PURPOSE: To identify risk factors associated with the development of CLABSI in a MICU.
METHODS: Single center, retrospective study performed between January and December 2010. Critically ill patients who developed CLABSI according to the Centers of Disease Control (CDC) definitions were analyzed and compared to a group of matched controls.
RESULTS: Eighty patients were included in the study; forty in the CLABSI group were compared to forty matched controls. Apache IV scores were similar between groups (85.1 ± 32 in the CLABSI group vs. 89.0 ± 34 among controls, p = 0.61). Fifty nine central venous catheters were implicated in 41 documented CLABSI, accounting for 1 CLABSI every 246.3 line-days. Mean time from the time of central venous catheter insertion to infection was 10.5 ± 6 days. Patients in the CLABSI group were exposed to 22.0 ± 17.4 catheter/days vs. 11.6 ± 10.5 among controls (p=0.001). A second central venous catheter was present in 18/41 (43.9%) CLABSI episodes. There were 45 identified pathogens associated with these infections, four events were polimicrobial. Gram-positive organisms were isolated in 22/45 (48.9%) cultures, gram-negatives in 11/45 (24.4%), and fungi in 12/45 (26.7%). The three most common CLABSI causative organisms were: Vancomycin-resistant enterococcus in 14/45(31.1%), Pseudomonas aeruginosa in 6/45 (13.3%), and Candida albicans in 6/45 (13.3%) cultures. Resistant organisms were identified in 29/45 (64.4%) cultures. At the time of diagnosis, 30/40 (75%) patients in the CLABSI group were receiving steroids vs. 21/40 (52.5%) in the control group (p=0.06). Mean ICU length of stay (LOS) was 20.2 ± 14 days in the CLABSI group vs. 9.7 ± 7 days among controls (p=<0.001). There was a trend towards increased mortality in the CLABSI Group (62.5% vs. 52.5%, p=0.37).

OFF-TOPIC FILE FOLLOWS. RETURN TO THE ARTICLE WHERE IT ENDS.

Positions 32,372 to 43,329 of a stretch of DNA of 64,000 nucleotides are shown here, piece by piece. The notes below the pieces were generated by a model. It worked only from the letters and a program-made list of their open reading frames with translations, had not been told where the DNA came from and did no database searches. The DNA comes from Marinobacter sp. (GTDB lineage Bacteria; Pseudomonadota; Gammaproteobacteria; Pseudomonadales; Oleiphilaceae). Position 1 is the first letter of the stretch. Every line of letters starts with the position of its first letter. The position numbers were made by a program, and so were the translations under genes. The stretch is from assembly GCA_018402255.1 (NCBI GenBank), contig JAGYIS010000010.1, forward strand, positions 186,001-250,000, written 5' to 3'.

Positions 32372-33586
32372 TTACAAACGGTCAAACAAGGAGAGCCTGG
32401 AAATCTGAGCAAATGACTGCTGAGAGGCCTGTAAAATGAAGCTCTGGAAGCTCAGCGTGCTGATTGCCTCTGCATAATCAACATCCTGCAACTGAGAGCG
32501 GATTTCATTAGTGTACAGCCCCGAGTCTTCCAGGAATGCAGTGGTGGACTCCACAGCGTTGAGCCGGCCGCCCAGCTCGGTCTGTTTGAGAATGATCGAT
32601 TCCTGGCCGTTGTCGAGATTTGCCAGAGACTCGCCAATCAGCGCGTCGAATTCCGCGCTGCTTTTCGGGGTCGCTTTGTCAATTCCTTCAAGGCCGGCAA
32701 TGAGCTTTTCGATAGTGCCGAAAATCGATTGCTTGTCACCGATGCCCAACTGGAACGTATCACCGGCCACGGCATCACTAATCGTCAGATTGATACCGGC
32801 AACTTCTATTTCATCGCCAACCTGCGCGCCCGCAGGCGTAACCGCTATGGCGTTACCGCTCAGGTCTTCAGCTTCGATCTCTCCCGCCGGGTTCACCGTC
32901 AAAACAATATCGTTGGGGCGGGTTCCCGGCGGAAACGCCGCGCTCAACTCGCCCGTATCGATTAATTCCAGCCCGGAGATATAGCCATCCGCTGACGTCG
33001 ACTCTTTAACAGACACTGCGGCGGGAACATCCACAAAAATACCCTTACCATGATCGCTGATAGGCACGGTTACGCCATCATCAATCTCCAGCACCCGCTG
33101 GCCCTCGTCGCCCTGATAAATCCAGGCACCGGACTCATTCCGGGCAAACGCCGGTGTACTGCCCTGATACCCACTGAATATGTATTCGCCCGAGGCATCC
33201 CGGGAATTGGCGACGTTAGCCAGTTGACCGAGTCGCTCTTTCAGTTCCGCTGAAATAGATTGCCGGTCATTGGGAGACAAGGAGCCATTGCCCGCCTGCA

CONCLUSIONS: Central line-associated bloodstream infections occur more frequently in patients with multiple short term vascular catheters in place simultaneously for a prolonged time (>7 days) and may be associated with higher ICU mortality. Multi drug resistant organisms are frequent pathogens. The use of steroids may be associated with increased risk for CLABSI development.
CLINICAL IMPLICATIONS: In spite of line bundle implementation, CLABSI occurs and presents a clinical challenge. Multidrug resistant organisms rather than skin pathogens should be targeted when treating CLABSI. Line maintenance and clinical factors such as steroid use may be related to CLABSI development.
DISCLOSURE: The following authors have nothing to disclose: Gustavo Cumbo-Nacheli, Hugo Paz y Mar, Sara Cobb, Jorgelina de Sanctis, Jorge Guzman
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